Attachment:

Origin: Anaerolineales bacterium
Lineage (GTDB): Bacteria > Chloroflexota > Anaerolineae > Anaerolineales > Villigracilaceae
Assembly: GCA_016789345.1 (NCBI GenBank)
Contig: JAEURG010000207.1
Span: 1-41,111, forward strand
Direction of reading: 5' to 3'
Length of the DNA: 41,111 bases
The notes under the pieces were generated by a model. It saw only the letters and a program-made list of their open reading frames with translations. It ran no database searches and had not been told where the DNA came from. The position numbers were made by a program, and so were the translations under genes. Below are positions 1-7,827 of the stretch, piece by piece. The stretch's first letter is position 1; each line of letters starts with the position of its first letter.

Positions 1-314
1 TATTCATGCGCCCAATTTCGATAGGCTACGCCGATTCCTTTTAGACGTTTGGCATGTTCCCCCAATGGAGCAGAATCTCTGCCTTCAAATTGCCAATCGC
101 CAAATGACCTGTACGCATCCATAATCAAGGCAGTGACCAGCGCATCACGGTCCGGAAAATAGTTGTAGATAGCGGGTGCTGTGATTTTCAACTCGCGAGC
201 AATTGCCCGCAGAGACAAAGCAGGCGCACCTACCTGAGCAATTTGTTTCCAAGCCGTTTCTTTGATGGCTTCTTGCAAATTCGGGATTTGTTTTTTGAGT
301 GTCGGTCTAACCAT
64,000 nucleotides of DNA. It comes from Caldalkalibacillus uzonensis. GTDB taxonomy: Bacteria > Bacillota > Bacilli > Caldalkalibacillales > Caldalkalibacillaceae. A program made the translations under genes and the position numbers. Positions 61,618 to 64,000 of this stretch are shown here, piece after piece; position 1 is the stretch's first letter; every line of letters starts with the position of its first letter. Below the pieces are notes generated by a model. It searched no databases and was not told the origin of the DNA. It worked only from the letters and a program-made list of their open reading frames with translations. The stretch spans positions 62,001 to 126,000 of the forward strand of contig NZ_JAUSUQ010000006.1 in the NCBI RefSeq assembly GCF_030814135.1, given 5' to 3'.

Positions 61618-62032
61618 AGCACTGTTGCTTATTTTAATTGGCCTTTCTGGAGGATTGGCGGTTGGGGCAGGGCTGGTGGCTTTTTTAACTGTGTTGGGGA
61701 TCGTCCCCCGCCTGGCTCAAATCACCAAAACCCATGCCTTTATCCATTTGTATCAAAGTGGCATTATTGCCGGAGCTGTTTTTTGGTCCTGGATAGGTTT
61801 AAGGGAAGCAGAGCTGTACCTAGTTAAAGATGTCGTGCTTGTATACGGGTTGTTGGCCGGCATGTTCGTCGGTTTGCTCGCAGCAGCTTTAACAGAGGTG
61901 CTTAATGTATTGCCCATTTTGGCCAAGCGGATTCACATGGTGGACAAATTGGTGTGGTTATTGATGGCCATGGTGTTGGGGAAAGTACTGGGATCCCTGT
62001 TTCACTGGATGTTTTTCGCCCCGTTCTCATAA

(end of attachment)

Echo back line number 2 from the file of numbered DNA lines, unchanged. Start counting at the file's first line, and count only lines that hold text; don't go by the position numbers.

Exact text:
Lineage (GTDB): Bacteria > Chloroflexota > Anaerolineae > Anaerolineales > Villigracilaceae